The main reason I would consider leveraging a smart switch for a fan load would be to control the fan. One of the DC fans I use is controlled via a Bond hub, and if you use the included remote the bond hub loses sync. So, Bond might think the fan is off, but it’s actually running full speed. Naturally, the spouse approval factor requires something “physical” to control the fan.

One of my other DC fans is smart, so switch-based fan control is less important - until guest come over and they lack a remote to use. (…I may have forgotten to put it back out, and then they turn off the fan manually…)

You can definitely count both cases as massive overkill and/or creative justification to further smartify something :smiley:

Thank you (and amdbuilder both); my current thought for the ceiling fans would just be a dumb switch for power to the fan, and then a blue 2-in-1 for the light and control the fan through a bond remote and double taps (or something like that). Just have to figure out an appropriate way to keep people from turning off the main switch, which I’d want to keep as a paddle and not a rocker (for symmetry reasons, I suppose).

Now ‘patiently’ waiting for the blues so I can start playing some at the current house! (and, you know, reading a bunch about HA, zha, zigbee2MQTT, etc etc etc)

The blue series for sure has smart bulb mode. Not sure about the fan switch though, but you wouldn’t necessarily need the fan switch to do what you’re looking to do.

Since the switch won’t be directly controlling the fan, you could wire the line and load together so the fan is constantly powered and because it would be, you could hook any smart switch up with no load and use it as a scene controller. You mention Home Depot, a lot of their smart fans use Zigbee so the blue series will be perfect for this. You should be able to use binding (at least for on/off) and then you can setup double/triple taps etc for controlling fan speed through a hub automation.

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I know I’m way late on this, but specifically for fans, I find the “hold paddle to adjust speed” behavior to be really annoying. The lack of instant feedback is a big part of it. If the LED strip shows the current setting, that would be better, but I find the way the Leviton ZW4SF-1BW does it with the main paddle for on/off and the side rocker for increase/decrease to be quite intuitive and easy. I would love if the Inovelli switches had something like this. Even better if the LED strip itself functions as the increase/decrease rocker.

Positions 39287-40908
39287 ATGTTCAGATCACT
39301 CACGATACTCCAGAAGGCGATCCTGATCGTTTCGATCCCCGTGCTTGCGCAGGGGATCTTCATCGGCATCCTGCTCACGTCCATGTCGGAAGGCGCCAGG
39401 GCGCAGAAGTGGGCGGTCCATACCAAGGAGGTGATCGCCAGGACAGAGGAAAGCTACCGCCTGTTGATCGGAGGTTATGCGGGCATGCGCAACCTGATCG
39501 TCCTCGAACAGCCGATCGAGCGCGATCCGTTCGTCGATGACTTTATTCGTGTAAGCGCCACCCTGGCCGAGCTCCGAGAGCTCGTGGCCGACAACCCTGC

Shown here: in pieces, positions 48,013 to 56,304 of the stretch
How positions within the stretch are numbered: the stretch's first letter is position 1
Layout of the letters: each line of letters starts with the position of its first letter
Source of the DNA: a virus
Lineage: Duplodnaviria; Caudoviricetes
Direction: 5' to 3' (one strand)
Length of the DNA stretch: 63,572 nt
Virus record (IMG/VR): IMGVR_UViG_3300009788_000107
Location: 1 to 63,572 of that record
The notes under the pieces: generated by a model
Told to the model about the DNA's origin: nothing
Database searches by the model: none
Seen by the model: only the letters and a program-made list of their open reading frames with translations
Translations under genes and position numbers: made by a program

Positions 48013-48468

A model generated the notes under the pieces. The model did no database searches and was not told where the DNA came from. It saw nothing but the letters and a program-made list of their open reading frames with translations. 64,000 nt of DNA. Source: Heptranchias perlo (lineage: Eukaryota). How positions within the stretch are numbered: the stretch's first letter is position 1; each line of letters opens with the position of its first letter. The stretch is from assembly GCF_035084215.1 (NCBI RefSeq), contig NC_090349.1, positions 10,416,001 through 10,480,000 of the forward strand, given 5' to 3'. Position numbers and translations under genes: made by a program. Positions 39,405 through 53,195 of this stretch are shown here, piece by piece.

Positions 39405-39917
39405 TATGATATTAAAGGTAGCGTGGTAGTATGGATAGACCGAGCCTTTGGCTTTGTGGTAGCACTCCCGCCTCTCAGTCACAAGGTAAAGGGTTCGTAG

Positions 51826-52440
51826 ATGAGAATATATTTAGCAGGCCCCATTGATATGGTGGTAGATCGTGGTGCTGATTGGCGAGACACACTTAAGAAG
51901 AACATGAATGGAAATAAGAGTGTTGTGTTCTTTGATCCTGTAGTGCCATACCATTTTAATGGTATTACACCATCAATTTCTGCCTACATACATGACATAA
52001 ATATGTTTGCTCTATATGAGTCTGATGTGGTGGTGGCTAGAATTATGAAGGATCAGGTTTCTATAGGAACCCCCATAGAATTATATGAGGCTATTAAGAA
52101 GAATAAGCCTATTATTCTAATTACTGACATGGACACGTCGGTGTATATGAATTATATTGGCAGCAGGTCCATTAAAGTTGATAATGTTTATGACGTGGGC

The LED strip shows the level in thirds (since there are only 3 speeds.)
Low speed is 33% led strip
Med speed is 67% led strip
High Speed is 100% led strip

With that said, I agree holding the paddle seems a little bit weird for a fan. But it is the same method used on dimmers so its not completely foreign.

You could create scenes where 1-tap=slow. 2-taps=med 3-taps=high. Or any number of custom button presses that you like. That’s part of the power / benefit to having a smart switch with with Scenes

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What I think would be really cool is like that Leviton design but instead of buttons have a little touch panel that you can slide up or down and have the led follow your finger.

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When is this coming out?

That would be cool :slightly_smiling_face: But would also add $$$$ :frowning_face:

I like the current price point of Inovelli’s. I consider that to be one of their primary selling points. It’s a full-featured smart switch for a reasonable price. I think of the Inovelli’s as the “Goldilocks of Smart Switches” … Juuuuust Riiiight. :laughing:

I’ll take your LZW36 off your hands if you are getting rid of it (as long as it still works) :wink:

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I’ll keep this in mind. Just got to get fan switches on order. I have one being used and one in a box for “in case first one breaks”. I’ll definitely be willing to let them go in the future.